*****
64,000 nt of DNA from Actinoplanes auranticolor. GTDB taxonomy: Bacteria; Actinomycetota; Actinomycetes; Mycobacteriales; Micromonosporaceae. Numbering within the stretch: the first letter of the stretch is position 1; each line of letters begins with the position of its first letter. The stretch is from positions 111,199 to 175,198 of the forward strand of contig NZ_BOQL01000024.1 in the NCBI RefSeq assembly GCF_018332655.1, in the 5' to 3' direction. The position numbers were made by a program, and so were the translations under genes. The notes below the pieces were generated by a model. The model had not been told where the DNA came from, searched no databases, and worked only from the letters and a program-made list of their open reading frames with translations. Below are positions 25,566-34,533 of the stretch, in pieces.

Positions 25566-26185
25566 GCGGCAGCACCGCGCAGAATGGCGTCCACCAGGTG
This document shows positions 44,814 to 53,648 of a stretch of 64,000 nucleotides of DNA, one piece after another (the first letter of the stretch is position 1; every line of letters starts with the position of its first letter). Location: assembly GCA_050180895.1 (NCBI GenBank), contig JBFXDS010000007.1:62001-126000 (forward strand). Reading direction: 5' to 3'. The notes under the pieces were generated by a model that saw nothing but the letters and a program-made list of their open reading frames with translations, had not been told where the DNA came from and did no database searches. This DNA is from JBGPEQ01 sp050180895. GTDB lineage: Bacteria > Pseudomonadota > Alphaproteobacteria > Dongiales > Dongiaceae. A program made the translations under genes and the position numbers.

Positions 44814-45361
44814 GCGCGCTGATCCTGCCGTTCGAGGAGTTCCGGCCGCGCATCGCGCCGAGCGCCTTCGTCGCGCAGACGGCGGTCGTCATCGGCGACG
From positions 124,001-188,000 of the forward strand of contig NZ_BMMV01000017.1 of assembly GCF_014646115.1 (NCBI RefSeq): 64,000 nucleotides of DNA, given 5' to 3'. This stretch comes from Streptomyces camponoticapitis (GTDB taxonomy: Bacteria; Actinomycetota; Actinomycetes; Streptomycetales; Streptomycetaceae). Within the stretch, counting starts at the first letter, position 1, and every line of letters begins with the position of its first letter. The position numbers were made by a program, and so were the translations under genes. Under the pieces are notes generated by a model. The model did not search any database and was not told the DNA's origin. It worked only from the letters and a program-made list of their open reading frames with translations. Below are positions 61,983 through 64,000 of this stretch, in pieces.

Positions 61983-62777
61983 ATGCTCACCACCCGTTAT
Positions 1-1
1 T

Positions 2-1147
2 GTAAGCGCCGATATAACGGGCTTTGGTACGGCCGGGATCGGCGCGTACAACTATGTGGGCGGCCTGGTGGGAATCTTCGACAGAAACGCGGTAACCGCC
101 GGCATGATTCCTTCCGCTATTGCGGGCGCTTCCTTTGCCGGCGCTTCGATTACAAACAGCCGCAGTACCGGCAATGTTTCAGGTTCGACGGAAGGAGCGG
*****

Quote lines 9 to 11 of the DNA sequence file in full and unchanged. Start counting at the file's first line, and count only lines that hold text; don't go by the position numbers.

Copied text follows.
61983 ATGCTCACCACCCGTTAT
Positions 1-1
1 T